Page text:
“How is copywriting online different that offline, if there is a difference?”
Clayton: Yeah, there’s a huge difference. I used to answer the question by saying there’s no difference. My reason for saying that was because people are people. It doesn’t really matter whether you’re standing at your mailbox or at your kitchen counter sorting through the mail or laying on the couch watching an infomercial or surfing the Web.
You still have the same needs, the same fears, the same frustrations, the same desires. You still have the same skepticisms. You’re the same guy. If you speak to those things then your copy’s going to do well.
That is still essentially true, but the more time I spend on the Web, the more I realize that there are some differences. It should have been more obvious, but I’m not that bright. The differences are, first, the Internet is free; therefore, you can contact people more often. Therefore, there needs to be more texture in those contacts.
There’s a difference in that people have different expectations when they go to the Web. Anybody who’s tried to offer products online, and especially anybody who’s used a model where you give away free content or free value prior to asking for a sale, has run into a situation – which is absolutely hilarious to me, especially in the marketing area – where you get e-mails from people who are absolutely incensed that you would have the nerve to actually ask them to spend money.
Your job is to give them everything you know absolutely for free because this is, by God, the Internet. You have that expectation and you’re going to run into that. There are people who are sitting down with the mindset, "I’m entitled to all of this."
That’s an objection. Don’t you want to address objections? Don’t you want to overcome them? There are a lot of differences:
1) The emotional texture of your copy, the entertainment value of your copy, the formats that you want to present your copy in need to be dictated by the message.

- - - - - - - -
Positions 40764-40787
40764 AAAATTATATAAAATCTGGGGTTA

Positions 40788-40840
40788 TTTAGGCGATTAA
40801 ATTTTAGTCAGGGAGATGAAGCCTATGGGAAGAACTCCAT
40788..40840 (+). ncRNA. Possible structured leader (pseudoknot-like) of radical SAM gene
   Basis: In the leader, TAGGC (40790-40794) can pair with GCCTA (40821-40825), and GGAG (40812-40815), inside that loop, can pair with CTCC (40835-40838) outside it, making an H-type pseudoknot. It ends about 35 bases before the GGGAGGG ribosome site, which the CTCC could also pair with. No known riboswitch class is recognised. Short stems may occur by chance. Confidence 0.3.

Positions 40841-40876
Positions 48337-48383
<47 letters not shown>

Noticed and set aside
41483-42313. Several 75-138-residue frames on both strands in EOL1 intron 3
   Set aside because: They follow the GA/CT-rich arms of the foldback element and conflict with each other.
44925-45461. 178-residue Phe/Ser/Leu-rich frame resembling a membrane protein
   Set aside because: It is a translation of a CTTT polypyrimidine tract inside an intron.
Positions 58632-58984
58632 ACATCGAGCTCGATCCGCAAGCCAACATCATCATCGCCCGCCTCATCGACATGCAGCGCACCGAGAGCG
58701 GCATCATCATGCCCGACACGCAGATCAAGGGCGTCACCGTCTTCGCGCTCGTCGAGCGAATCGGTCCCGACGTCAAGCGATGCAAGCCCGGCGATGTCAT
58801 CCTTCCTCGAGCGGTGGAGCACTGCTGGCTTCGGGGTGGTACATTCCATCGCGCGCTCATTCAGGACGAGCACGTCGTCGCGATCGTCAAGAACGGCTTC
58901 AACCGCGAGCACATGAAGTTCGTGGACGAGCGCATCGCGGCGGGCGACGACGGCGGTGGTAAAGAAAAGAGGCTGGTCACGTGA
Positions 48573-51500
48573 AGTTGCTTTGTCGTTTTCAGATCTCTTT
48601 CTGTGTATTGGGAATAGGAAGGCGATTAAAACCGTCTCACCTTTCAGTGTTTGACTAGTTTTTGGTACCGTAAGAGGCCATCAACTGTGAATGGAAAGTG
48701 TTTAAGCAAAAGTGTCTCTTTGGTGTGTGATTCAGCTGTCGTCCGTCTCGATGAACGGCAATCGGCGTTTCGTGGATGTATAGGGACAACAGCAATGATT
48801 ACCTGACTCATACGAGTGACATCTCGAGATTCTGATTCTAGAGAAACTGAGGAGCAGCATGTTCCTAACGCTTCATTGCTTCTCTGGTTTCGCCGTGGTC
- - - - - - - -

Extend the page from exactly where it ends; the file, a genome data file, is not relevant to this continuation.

2) More urgent or more personal e-mails in an Outlook formula that looks like a text e-mail and higher impact or more emotional messages in HTML.
There are a ton of differences in that regard, but when it comes down to actually writing the copy, you’re still writing to a person who puts his pants on one leg at a time, who thinks his bald spot’s getting too big, his paunch is getting too big, his checkbook’s getting too skinny. He still has all of the same buying motivators that are offline.
One of the things that I think that Jeff did so well with Product Launch is that, as I look through his materials, he has basically taken time-honored marketing concepts – use emotional triggers, for example, and his various types of proof. These things have been used in sales copy since Aaron Ward invented the first catalog in the late 1800s.
What Jeff’s genius has been is to pull it all together into a system that works and that makes sure that you have every single weapon at your disposal.
Having all of that available, combined with the free Web, you don’t have to do them all in every contact and every e-mail. E-mails, if you think about the prospect, yeah, it’s all the same. If you look at an e-mail and compare it to a successful direct mail package, you’re going to see huge differences for those reasons because you don’t have to accomplish it all in one communication. You can just spread it out over time, which is what Product Launch is.
If you think about it, he’s taken the magalog and he’s spread it out over six weeks and added interactivity, of course, which gives you enormous opportunities to use even more proof elements, even more credibility, more involvement and so forth. That’s my thought about that.
Rich: All right, cool. Let’s move on. The next one is:
“I’ve heard that you shouldn’t include a picture of your product in your ad for an information product. What’s your take on that?”
Clayton: It depends on the product. If I’m selling a newsletter, I never show it. Why? Because they’re boring as hell. Two-colored print on white paper. Who wants to see that?
If you’re selling the kinds of products that you’re selling where you pack $10,000, $15,000, $20,000 worth of value into a box that just keeps opening and opening – you open this and there’s 15 CDs, and you open that and there’s seven DVDs, you open something else and it’s a three-inch thick binder full of great material – then I think it’s crazy not to.
Even in direct mail with Boardroom, there’s this whole thing about focusing on benefits, not features. The size and complexity of a product is really a feature. There’s no benefit in the fact that your course weigh 35 pounds and you can get a hernia trying to get it from the front porch to the sofa.
Even in Boardroom promotions, I would always have a little box somewhere in the piece that would have a picture of the book and it would say, "623 big pages, 2,535 illustrations, self-check tests," basically the features of the product. The rest of the piece was entirely about benefits.